Fix: You can temporarily bypass the safety switch to identify a bad switch. Do not operate a mower without the safety switch installed for your safety. Many people get injured by mowers annually by rolling them or falling off the mowerOpens in a new tab..  Always have safety switches installed and working on your equipment. Replace a bad switch. 

12. Bad Cub Cadet Ignition Switch 

You insert the key into your ignition switch and turn it only to find nothing happens. Your Cub Cadet mower does not start. The ignition switch can be the culprit. You can use a multimeter to test the ignition switch 

Fix: Replace the switch if bad 

13. Cub Cadet Ignition Coil is Bad

The ignition coil provides voltage to the spark plug so it can fire and start the engine. The engine will not start if the spark plug isn’t able to fire.  

Fix: After you verified your spark plug is in good condition, check the continuity of your ignition coil using an ohm meter. Replace the ignition coil if you find a break in the continuity. 

14. Bad Starter Solenoid on Your Cub Cadet

A lawn mower solenoid is an electromagnetic switch that is like an on-off switch that actuates the starter motor to turn over the engine. A click or hum when turning your ignition key is an indication to check your solenoid. Another indication your Cub Cadet mower solenoid may be bad is when a wire attached to your solenoid gets hot and begins to smoke or melt.

FIX: Test your Cub Cadet mower solenoid by following the steps here. Replace your solenoid if it is found to be bad.

15. Cub Cadet Mower’s Charging System is Faulty

The charging system can drain the battery and not keep it charged causing your Cub Cadet to not start. A bad stator or alternator can be the problem along with several other electrical parts. Read this article to test your charging system hereOpens in a new tab. using an ohm meter.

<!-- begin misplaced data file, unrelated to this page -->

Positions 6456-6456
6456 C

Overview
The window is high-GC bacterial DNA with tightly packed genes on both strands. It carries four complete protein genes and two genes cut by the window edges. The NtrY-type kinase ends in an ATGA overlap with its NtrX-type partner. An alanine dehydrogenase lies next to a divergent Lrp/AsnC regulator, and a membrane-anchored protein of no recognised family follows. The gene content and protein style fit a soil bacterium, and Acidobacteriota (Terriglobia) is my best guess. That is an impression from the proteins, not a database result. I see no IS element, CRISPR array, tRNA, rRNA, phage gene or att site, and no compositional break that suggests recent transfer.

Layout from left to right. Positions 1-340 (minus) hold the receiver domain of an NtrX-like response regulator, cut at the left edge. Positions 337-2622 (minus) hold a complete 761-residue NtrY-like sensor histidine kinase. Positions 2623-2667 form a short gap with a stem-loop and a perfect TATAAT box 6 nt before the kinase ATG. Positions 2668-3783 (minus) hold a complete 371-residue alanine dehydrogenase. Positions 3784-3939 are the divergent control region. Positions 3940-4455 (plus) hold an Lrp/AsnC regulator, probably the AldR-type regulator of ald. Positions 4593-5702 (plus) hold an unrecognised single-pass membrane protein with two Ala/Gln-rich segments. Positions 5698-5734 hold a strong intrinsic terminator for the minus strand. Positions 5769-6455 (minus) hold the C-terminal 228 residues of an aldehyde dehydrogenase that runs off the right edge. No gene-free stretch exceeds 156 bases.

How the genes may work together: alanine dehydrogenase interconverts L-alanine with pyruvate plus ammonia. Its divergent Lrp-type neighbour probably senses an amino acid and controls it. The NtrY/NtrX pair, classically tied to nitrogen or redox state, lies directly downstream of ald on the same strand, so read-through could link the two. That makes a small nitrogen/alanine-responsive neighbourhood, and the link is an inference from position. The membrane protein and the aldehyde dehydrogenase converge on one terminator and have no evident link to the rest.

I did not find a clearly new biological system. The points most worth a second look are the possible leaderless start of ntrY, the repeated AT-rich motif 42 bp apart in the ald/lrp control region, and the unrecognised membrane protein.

Fix: If you believe the problem to be in your charging system, I suggest you allow a small engine mechanic to identify which part of the charging system is your problem. Taking a guess at the problem and throwing parts at your mower can get pretty expensive.

16. Incorrect Operating Procedure to Start Your Cub Cadet Mower

Cub Cadet has safety features that won’t allow your mower to start unless you follow their starting procedures.

Fix: Refer to your Cub Cadet operating manual to ensure you are operating your lawn mower correctly, so you don’t set off the safety features that shut off your lawn mower or don’t allow it to start.

My top items to keep on hand to service & troubleshoot your lawn mower

Socket & Allen Wrench SetOpens in a new tab. – Tool set needed to service & troubleshoot your mower problemsCarburetor CleanerOpens in a new tab. – Clean clogs & buildup in fuel system
MultimeterOpens in a new tab. – To check voltage, continuity & current to identify electrical problemsFuel StabilizerOpens in a new tab. – Stabilize & clean your fuel to minimize fuel system buildup
12-Volt Battery ChargerOpens in a new tab. – Battery/trickle charger to start your mower & slowly charge your batteryFilter WrenchOpens in a new tab. – Helps loosen your filter
Oil Drain PanOpens in a new tab. – To collect oil with spout to place in containers for disposalBattery Powered InflatorOpens in a new tab. – Keep your lawn mower tires inflated to prevent uneven cutting or steering issues

Powered Equipment Team

We're just a guy and a girl obsessed with outdoor power equipment! We are excited to share the knowledge and tips we have learned over our combined 55 years in the power equipment industry. We have both ran equipment dealerships and took pleasure in helping our customers everyday providing equipment repair, parts, purchasing, and business tips to our residential and commercial clients. We hope our blog will help you with your next purchase, repair, or project.